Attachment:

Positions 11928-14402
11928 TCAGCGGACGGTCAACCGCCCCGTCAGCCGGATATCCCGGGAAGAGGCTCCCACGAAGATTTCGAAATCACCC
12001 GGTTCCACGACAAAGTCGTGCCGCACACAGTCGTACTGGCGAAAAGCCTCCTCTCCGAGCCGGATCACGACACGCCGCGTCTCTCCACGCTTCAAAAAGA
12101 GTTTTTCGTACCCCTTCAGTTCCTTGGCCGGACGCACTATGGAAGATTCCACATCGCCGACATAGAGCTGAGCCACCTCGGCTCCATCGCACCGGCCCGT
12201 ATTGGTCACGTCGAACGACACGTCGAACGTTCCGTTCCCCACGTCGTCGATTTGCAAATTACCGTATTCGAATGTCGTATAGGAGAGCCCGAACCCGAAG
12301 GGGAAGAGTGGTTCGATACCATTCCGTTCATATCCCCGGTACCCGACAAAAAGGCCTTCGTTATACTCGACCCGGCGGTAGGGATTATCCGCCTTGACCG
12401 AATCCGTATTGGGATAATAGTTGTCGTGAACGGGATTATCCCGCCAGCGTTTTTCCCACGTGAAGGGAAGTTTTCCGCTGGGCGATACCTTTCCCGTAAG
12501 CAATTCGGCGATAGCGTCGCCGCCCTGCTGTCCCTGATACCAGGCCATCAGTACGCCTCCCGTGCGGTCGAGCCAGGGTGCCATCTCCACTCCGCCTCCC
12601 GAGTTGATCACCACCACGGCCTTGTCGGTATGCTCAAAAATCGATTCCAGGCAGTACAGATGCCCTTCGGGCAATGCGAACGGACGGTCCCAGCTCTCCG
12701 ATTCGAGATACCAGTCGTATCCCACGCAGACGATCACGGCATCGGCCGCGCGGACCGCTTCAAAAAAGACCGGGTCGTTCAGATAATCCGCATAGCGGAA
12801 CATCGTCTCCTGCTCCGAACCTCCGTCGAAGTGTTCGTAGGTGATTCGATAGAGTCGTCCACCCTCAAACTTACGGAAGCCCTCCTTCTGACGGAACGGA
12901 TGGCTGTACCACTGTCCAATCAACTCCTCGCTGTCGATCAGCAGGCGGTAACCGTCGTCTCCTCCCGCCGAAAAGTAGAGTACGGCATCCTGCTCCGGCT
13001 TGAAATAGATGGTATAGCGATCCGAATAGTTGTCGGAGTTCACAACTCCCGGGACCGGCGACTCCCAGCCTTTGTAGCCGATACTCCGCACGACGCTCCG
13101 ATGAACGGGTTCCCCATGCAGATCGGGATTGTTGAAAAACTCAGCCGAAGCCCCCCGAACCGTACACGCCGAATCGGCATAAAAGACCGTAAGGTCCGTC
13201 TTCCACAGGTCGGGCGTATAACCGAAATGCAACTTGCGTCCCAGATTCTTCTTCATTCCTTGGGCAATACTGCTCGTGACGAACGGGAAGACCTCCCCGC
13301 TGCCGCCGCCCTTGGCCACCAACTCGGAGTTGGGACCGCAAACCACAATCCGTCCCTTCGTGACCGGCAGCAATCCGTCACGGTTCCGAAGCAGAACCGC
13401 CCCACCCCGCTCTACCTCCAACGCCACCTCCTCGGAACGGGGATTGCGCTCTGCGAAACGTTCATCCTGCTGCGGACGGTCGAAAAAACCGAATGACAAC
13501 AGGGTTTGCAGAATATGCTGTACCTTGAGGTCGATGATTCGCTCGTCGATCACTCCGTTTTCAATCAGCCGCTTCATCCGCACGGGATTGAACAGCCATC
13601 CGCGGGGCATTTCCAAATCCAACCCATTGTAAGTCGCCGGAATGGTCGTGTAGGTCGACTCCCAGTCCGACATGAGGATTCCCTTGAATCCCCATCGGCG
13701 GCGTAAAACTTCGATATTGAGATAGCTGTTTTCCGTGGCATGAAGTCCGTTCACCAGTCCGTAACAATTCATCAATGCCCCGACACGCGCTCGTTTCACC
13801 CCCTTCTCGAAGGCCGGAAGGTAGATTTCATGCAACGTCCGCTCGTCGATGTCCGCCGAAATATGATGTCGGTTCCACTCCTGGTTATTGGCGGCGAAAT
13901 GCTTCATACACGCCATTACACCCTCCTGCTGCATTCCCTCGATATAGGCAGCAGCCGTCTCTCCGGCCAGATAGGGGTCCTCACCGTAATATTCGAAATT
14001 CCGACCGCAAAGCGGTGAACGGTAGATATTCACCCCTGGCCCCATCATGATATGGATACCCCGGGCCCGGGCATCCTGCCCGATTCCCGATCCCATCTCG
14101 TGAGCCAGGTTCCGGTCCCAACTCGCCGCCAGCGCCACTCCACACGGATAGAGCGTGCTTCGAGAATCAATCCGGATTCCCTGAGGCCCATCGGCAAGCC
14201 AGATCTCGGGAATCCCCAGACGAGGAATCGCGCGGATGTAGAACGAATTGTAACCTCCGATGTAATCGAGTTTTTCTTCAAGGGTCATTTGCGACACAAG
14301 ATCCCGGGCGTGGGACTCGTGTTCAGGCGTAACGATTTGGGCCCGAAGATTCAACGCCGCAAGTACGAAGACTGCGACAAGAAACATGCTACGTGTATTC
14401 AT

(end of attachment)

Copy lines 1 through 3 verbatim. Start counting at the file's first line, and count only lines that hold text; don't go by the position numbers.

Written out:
Positions 11928-14402
11928 TCAGCGGACGGTCAACCGCCCCGTCAGCCGGATATCCCGGGAAGAGGCTCCCACGAAGATTTCGAAATCACCC
12001 GGTTCCACGACAAAGTCGTGCCGCACACAGTCGTACTGGCGAAAAGCCTCCTCTCCGAGCCGGATCACGACACGCCGCGTCTCTCCACGCTTCAAAAAGA